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People take part in a protest against the killings of Alton Sterling and Philando Castile during a march through Manhattan, with the Empire State Building seen in the background, in New York July 7, 2016.
The Avenue

Minority under-representation in city and suburban policing


Last week’s tragic shootings in Baton Rouge, outside St. Paul, and in Dallas reignited police and community tensions, reminiscent of last year’s incidents in places such as Baltimore, North Charleston, and Staten Island.

While numerous and complicated historical, economic, and race-based factors underlie these tragic incidents, one area of ongoing focus is the degree to which the demographic profile of local law enforcement mirrors that of the communities they are charged with protecting. A protester arrested in Baton Rouge was quoted in the New York Times on this topic: “What you’re seeing is a situation much like Ferguson and other places where you have a majority-white force policing a majority-black city.” One possible consequence: A new study from Harvard’s Roland Fryer finds that black men and women are considerably more likely to encounter the use of force from police than their white counterparts.

Thus, places with the widest demographic disparities between law enforcement officers and local residents may need to pay special attention to their community policing strategies, as well as consider more proactive efforts to hire and retain diverse members of those communities. Last fall, Governing Magazine took an extensive look at racial and ethnic diversity in large local law enforcement agencies. Reporter Mike Maciag found that, on average, people of color on the force were underrepresented by a combined 24 percentage points compared to their share of the local population.

We took a close look at the data from that article, which Governing generously provided to us. We isolated the primary city in each large U.S. metropolitan area to see what characterized cities with particularly large racial and ethnic differences between police and local residents.

The cities with the largest disparities include several smaller, older places in the Northeast where the population is majority black or Latino, and police are majority white: Allentown, Hartford, Providence, Syracuse, Rochester, Dayton, and Bridgeport. They are joined by a few Southern cities, including Baton Rouge, with a similar black-white disparity. The remainder are Western cities—including Stockton, Sacramento, Bakersfield, Riverside, and Las Vegas—where Latino representation on the force has not managed to keep pace with the group’s rapid growth in the local population.

table 1

Cities with the smallest demographic disparities between law enforcement and local population look somewhat different. Many are larger, Western cities, including Honolulu, El Paso, Los Angeles, Seattle, and San Francisco. But several notable Southern cities show small disparities as well, such as Washington, D.C., Atlanta, Miami, and Charleston. Interestingly, the racial and ethnic makeup of the New Orleans Police Department broadly mirrors that of the city itself, even as its Louisiana neighbor, Baton Rouge, exhibits a deep demographic divide.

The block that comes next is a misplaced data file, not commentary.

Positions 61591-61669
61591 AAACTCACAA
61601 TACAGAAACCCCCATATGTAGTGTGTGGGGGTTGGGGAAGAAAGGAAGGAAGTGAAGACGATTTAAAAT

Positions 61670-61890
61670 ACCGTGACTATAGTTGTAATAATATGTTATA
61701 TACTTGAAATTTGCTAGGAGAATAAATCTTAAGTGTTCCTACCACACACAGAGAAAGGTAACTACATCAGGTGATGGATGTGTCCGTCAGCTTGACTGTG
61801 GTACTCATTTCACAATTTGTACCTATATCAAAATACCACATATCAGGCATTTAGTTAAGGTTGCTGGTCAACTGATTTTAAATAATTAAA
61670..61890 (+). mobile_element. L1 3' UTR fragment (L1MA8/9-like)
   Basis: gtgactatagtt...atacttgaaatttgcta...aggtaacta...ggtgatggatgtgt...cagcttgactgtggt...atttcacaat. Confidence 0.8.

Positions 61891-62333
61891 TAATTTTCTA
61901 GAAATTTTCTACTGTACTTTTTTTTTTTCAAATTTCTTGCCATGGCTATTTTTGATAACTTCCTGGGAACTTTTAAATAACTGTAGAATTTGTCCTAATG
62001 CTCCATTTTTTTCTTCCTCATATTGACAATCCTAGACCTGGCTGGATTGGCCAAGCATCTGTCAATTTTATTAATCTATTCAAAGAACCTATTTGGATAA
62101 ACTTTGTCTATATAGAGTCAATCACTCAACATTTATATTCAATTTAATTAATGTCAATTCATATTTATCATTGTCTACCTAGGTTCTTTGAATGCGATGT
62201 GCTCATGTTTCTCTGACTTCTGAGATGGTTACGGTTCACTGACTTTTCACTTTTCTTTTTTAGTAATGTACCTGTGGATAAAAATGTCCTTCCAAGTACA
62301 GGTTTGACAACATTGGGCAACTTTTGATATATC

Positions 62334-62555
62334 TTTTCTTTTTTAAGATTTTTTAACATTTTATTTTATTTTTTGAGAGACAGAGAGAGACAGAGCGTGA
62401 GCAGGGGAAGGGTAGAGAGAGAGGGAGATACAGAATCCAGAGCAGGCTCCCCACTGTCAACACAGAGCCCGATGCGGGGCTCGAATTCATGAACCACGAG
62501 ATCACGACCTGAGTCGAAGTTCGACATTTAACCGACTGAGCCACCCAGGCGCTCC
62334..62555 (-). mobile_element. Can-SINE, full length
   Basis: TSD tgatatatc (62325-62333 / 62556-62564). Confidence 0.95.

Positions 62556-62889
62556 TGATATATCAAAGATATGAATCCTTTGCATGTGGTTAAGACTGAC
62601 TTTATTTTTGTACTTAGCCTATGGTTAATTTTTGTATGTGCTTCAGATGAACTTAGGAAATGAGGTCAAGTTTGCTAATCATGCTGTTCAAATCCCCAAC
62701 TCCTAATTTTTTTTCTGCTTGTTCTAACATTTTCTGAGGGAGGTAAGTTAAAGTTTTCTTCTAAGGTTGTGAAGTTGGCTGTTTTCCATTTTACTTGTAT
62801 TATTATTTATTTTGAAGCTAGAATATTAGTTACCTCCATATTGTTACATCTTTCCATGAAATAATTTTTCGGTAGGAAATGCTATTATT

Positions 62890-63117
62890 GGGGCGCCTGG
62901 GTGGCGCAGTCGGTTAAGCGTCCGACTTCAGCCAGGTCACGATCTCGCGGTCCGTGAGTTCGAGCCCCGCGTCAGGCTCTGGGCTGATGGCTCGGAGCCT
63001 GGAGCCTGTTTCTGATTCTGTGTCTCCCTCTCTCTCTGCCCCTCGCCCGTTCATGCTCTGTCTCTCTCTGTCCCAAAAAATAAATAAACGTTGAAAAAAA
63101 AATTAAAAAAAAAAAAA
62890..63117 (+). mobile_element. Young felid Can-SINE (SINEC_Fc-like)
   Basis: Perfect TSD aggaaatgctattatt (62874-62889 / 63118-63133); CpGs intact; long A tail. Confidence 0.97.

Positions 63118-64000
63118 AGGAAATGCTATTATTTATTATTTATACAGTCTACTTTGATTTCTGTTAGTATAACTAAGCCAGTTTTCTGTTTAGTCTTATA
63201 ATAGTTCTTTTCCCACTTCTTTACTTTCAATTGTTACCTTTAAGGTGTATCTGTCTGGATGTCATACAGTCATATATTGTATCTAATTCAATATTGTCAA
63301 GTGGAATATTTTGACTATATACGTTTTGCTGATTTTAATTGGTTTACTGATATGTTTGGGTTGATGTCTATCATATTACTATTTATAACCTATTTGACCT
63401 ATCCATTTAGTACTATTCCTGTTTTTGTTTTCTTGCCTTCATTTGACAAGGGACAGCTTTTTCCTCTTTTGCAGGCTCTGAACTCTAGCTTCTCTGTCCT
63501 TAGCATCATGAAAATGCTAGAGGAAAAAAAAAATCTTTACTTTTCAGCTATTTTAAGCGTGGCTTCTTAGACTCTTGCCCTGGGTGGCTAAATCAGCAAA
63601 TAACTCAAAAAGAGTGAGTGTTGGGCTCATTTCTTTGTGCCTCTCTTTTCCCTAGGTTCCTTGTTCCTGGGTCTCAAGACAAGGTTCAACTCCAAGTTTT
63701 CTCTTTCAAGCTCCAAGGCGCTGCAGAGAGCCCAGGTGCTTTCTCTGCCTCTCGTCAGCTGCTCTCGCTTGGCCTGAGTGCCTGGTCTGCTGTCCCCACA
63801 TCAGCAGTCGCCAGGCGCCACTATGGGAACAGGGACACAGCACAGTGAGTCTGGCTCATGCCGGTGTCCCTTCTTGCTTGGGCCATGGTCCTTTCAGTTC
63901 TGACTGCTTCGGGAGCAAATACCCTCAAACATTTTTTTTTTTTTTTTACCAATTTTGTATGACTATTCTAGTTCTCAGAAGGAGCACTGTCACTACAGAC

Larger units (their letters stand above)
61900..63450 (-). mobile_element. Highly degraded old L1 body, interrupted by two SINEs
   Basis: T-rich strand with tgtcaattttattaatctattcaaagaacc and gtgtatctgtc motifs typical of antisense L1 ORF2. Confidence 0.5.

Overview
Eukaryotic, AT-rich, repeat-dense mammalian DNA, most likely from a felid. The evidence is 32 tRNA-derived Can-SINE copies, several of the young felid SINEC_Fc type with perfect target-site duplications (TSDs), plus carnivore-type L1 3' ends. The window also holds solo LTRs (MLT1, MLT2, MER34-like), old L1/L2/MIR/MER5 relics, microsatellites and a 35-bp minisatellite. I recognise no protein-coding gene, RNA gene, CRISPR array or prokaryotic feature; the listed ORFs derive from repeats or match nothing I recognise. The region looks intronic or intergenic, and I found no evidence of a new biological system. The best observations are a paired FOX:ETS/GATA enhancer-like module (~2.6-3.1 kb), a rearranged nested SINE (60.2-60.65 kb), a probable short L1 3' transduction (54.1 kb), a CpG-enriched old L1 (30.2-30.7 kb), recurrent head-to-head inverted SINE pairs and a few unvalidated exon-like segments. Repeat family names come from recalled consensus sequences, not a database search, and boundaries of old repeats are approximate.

table 2

Yet as the fatal shooting of Philando Castile in Falcon Heights, Minn. last week, and that of Michael Brown in Ferguson, Mo. in 2014 demonstrate, the impacts of these disparities are not confined to big cities, but extend to their many surrounding suburban communities. In many cases, these communities are diversifying faster than their nearby big cities, and often faster than the local law enforcement agency.

The Governing data only covers agencies serving at least 100,000 residents, so most suburbs don’t make the cut. But the database does contain information for 122 law enforcement agencies covering cities and counties outside the largest in each metro area. We compared the magnitude of the demographic disparity in those agencies to that in their metro area’s largest city.

Most secondary city and suburban police departments, it turns out, exhibit even larger diversity gaps than their nearby big cities. This was true for 83 of the 122 agencies (68 percent). The average (population-weighted) under-representation of minorities in these smaller city and suburban police departments was 26 percentage points, versus 20 percentage points in the largest cities. Notably, minorities are dramatically under-represented on the police force in North Charleston, site of Walter Scott’s fatal shooting in 2015, even as the force next door in Charleston is demographically diverse.

table 3


Natalie Holmes

Former Brookings Expert

Research Analyst & Associate Fellow, Metropolitan Policy Program

Bringing local law enforcement into closer demographic alignment with local populations is no small task, nor does it provide a guarantee that tragic confrontations won’t occur. As Maciag points out, three of the six Baltimore police officers charged in Freddie Gray’s death were black. Still, cities and suburbs characterized by substantial demographic disparities should carefully consider how best to navigate or narrow the experiential divides between police and the communities they seek to protect.


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